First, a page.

We evaluated Marawacc using applications from different domains, including mathematical finance and machine learning. We compared our framework with native OpenCL C++, JOCL and Aparapi on two different GPUs from AMD and Nvidia. Our framework is, on average, less than 25% slower compared to OpenCL C++. We achieve speedups of up to 645× over sequential Java code when using a GPU.
|12.45 - 13.00||Rob Stewart , Heriot-Watt University High level FPGA reconfiguration for remote image processing with a DSL and program transformations Slides of the talk|
|13.00 - 14.00||Lunch|
|14.00 - 14.30||Jeremy Singer, University of Glasgow
Java on NUMA - could be better
Java workloads are increasingly running server-side. Typical servers are manycore NUMA platforms. We show that throughput-oriented Java apps suffer performance degradation due to NUMA effects. We quantify these performance problems for various apps, including big data analytics. If time is $$$ or Joules, then we need to increase performance urgently! We present two optimizations, which we have implemented in OpenJDK, to improve application throughput on manycore NUMA platforms. The optimizations involve (i) refining the garbage collector to improve memory locality and (ii) tuning the number of runtime threads adaptively to avoid congestion. Our results show significant improvements in application execution time.
|14.30 - 15.00||Konstantina Mitropoulou, University of Cambridge
Lynx: Using OS and Hardware Support for Fast Fine-Grained Inter-Core Communication
Designing high-performance software queues for fast inter- core communication is challenging, but critical for maximiz- ing software parallelism. State-of-the-art single-producer, single-consumer (SP/SC) queues for streaming applications contain multiple sections, requiring the producer and con- sumer to operate independently on different sections from each other. While these queues perform well for coarse- grained data transfers, they perform poorly in the fine-grained case.
This paper proposes Lynx, a completely novel SP/SC queue, specifically tuned for fine-grained communication. Lynx is built from the ground up, reducing the generated code on the critical-path to just two operations per enqueue and de- queue. To achieve this it relies on existing commodity proces- sor hardware and operating system exception handling sup- port to deal with infrequent queue maintenance operations. Lynx outperforms the state-of-the art by up to 1.57× in total 64-bit throughput reaching a peak throughput of 15.7GB/s on a common desktop system. Actual applications using Lynx get a performance improvement of up to 1.4×.
|15.00 - 15.30||Mozhgan Kabiri Chimeh, University of Glasgow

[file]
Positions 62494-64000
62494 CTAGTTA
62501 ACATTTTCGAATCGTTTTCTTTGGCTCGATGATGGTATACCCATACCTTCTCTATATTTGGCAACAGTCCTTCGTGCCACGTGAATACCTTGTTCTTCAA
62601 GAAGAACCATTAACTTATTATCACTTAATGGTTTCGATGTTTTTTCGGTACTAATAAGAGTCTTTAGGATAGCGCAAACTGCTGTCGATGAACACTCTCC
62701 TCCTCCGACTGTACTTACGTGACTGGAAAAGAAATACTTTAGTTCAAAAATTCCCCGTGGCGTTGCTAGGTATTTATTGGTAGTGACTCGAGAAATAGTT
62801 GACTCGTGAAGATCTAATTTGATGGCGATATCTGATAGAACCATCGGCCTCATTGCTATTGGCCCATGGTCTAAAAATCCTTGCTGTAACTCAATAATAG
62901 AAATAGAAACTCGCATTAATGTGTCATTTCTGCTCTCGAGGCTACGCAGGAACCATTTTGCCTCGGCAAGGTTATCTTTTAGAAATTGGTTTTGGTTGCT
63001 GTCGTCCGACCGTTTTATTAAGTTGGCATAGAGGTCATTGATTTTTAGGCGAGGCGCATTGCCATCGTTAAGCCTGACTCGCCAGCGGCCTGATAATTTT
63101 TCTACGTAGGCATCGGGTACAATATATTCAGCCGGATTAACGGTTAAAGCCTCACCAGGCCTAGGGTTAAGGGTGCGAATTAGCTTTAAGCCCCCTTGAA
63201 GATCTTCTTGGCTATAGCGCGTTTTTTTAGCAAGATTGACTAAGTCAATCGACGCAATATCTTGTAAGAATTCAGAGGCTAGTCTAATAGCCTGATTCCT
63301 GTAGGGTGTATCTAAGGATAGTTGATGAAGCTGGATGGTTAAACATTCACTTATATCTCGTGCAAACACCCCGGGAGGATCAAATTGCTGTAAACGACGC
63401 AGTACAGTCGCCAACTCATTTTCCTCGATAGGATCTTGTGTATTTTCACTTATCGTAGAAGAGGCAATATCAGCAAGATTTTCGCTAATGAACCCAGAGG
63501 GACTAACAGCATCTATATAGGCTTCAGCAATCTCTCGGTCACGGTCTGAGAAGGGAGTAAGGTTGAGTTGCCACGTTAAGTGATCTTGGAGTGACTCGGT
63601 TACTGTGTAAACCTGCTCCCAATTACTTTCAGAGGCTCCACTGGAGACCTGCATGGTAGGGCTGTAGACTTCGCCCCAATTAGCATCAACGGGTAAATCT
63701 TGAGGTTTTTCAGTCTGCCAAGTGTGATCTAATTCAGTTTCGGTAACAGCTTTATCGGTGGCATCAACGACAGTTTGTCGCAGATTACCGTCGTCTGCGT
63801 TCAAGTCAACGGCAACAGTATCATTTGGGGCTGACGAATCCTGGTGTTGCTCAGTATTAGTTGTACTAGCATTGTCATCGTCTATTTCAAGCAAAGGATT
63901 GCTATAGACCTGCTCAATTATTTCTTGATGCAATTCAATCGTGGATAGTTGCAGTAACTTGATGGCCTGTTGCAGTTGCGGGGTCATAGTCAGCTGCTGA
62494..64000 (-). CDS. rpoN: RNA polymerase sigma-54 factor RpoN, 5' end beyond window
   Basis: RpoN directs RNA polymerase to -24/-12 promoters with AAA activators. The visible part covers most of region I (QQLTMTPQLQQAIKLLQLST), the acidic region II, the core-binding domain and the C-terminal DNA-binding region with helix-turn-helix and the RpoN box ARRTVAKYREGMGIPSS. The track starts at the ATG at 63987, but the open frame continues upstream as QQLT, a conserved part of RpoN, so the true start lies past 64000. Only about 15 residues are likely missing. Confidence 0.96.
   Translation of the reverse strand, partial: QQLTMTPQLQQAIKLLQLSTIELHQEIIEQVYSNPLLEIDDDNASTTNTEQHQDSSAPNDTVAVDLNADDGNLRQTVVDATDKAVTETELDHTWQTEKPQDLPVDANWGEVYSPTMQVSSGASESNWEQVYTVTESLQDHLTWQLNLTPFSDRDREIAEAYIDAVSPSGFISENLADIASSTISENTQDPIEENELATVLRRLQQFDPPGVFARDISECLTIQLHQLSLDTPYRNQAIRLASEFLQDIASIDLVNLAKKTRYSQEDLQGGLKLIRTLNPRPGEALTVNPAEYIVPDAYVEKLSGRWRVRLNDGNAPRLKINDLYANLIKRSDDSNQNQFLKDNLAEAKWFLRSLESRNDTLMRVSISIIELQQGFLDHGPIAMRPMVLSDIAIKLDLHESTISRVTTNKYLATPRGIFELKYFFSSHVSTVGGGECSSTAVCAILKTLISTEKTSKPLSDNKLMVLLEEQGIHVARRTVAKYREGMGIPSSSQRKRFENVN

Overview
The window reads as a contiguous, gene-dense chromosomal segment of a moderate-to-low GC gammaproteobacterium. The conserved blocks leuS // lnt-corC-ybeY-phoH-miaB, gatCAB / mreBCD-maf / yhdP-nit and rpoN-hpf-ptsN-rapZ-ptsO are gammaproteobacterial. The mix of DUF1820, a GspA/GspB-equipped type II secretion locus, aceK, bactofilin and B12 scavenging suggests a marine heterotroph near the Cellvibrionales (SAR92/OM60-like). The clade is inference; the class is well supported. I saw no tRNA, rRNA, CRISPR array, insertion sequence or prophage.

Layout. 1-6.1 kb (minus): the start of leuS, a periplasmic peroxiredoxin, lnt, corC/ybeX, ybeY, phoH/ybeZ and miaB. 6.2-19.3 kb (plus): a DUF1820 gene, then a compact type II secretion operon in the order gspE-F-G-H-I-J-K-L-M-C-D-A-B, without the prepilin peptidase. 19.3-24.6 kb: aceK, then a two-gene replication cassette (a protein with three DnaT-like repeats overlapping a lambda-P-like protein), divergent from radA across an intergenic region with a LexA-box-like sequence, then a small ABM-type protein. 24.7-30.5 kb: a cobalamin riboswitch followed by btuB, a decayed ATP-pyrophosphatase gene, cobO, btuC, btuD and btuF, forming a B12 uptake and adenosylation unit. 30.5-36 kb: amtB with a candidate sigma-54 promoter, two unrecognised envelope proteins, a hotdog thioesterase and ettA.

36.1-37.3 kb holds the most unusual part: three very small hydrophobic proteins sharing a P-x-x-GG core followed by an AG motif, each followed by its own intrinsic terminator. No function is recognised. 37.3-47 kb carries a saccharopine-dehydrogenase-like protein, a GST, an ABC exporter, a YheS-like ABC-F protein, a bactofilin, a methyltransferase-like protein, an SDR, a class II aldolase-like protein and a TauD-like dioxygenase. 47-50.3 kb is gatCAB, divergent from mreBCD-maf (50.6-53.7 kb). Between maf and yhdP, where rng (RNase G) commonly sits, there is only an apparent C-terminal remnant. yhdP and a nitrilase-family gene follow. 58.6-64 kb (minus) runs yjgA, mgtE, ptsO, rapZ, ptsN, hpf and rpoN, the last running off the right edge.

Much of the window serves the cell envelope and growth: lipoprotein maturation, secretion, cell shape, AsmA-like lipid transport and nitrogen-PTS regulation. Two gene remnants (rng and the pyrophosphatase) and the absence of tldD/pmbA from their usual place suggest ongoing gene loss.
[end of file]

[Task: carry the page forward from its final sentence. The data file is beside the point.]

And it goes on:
Architecture without explicit locks for logic simulations on SIMD machines
We propose an architecture without an explicit lock for logic simulation on SIMD multi-core machines. We evaluate its performance on the Intel Xeon Phi and 2 other machines. This software/hardware combination is compared with reported performances of logic simulation on GPU and supercomputer platforms. Comparisons are also given between the Xeon Phi and other architectures executing stereo vision algorithms. Whilst the Xeon Phi shows clear advantage for logic simulation, its performance gains for stereo vision are less apparent.
|15.30 - 16.00||Break with Tea and Coffee|
|16.00 - 16.30||Alistair Hart, Cray
Porting the parallel Nek5000 application to GPU accelerators with OpenMP4.5
Many-core accelerators offer potentially large performance gains over traditional CPUs, coupled with increased energy efficiency. It is, however, difficult to port applications to take advantage of offload accelerators, particularly if architectural portability is a concern. Directive-based programming models avoid the need for rewriting existing applications in bespoke, low-level languages and allow the developer to focus on the more fundamental issue of managing data locality. Historically, such models have successfully addressed application portability between CPU and particular accelerator architectures. No single model has, however, enjoyed support from multiple compilers across a range of different accelerator targets.
The addition of "device constructs" in the OpenMP4.0 standard promises to address this and the recent OpenMP4.5 standard (released in November 2015) adds, significantly, the additional functionality required to efficiently execute parallel applications on hybrid supercomputers.
In this talk, I describe some first experiences in using OpenMP4.5 to port Nek5000, a Computational Fluid Dynamics simulation code for incompressible fluids based on the semi-spectral finite element method. The code is approximately 70,000 lines long, with simulation elements distributed across multiple nodes using MPI. I will discuss the challenges in porting large applications to accelerators, describing the porting process as well as the algorithmic challenges (and how to identify and overcome these). In particular, the advantages of two OpenMP4.5 features (asynchronously-launched accelerator tasks and direct MPI transfer of accelerator-resident data) will be discussed. This work takes advantage of a pre-release version of the Cray Compilation Environment compiler that supports OpenMP4.5, with the code executing on multiple Nvidia GPUs on a Cray XC30 system.
Some contrasts will be drawn with the comparable OpenACC programming model, with advice to developers wishing to use both programming models in an application or to migrate from one to the other. I will also discuss the hardware trends to provide some perspective on the future of offload accelerator programming.
|16.30 - 17.00||Ralph Potter, Codeplay
A C++ Programming Model for Heterogeneous System Architecture
Heterogeneous System Architecture provides hardware specifications, a runtime API and a virtual instruction set to enable heterogeneous processors to interoperate through a unified virtual address space.
However, it does not define a high-level kernel language such as OpenCL C or CUDA. This lack of a high-level kernel language presents a barrier to the exploitation of the capabilities of these heterogeneous systems, motivating our own proposal.
We describe the language extensions, compiler and runtime implementation used to enable the offloading of parallel C++ code to heterogeneous accelerators.
Through the use of automatic call-graph duplication in the compiler, we enable code reuse and sharing of data structures between host processor and accelerator devices with fewer annotations than CUDA or C++AMP. The unified virtual address space is utilized to enable sharing data between devices via pointers, rather than requiring copies. This enables low-latency cross-device communication. Through the use of address space inference, we show how existing standard C++ code can be utilized unmodified on accelerators.
We demonstrate comparable performance to OpenCL across a range of benchmarks.
We would be grateful to receive offers of 30 minute long presentations on all topics of many-core computing including software, hardware and applications from high-performance computing, embedded and mobile systems, computational science, finance, computer vision and beyond.
To offer a presentation please send an abstract describing the presentation to: firstname.lastname@example.org.
The deadline for submitting abstracts is Friday the 1st April.